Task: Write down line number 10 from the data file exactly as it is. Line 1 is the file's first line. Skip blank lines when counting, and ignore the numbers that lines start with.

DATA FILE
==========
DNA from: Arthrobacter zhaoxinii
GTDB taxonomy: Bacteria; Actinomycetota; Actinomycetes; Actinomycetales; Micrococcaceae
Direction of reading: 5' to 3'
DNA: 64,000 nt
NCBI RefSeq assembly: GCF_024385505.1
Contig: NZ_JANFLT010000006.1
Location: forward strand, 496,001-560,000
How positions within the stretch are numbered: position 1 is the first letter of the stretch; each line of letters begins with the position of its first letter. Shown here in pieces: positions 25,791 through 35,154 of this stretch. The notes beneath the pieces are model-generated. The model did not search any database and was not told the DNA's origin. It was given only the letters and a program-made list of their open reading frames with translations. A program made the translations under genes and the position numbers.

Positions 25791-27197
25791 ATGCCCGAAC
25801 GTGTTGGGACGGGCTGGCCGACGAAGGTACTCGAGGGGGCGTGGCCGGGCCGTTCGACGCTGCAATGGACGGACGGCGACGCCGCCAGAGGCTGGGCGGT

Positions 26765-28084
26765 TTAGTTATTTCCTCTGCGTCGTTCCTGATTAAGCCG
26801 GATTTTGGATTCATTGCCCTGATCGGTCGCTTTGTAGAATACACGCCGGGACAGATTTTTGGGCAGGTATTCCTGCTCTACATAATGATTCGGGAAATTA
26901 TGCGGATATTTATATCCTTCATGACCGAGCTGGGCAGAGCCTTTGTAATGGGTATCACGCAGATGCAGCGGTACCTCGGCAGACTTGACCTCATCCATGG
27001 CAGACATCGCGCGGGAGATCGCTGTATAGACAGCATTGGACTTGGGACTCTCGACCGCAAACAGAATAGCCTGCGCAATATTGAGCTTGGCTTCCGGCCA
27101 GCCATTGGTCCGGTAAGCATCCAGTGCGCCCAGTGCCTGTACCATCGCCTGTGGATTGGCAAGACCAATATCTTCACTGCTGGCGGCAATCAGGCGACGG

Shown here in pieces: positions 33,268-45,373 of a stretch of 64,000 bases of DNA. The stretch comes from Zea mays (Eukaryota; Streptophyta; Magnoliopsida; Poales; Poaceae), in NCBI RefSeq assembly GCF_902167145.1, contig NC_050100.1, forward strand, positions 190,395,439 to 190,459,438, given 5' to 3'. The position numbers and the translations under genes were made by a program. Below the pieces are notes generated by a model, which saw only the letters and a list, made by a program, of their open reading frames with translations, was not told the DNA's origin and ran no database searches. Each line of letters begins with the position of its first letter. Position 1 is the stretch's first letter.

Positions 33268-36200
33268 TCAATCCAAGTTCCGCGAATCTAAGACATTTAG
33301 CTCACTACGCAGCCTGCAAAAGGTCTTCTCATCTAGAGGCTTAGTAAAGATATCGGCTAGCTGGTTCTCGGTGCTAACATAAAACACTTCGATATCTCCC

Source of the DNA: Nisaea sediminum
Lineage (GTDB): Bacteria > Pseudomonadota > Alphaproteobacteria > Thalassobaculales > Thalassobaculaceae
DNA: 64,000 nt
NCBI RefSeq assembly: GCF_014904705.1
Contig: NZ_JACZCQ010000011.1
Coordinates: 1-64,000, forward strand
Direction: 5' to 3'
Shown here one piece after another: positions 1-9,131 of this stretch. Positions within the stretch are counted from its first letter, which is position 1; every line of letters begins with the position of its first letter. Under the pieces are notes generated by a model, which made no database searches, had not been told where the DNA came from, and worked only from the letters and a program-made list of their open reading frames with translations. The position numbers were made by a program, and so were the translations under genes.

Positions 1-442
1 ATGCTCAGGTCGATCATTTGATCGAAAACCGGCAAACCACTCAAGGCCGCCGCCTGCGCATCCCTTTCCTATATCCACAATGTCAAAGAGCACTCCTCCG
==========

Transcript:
25791 ATGCCCGAAC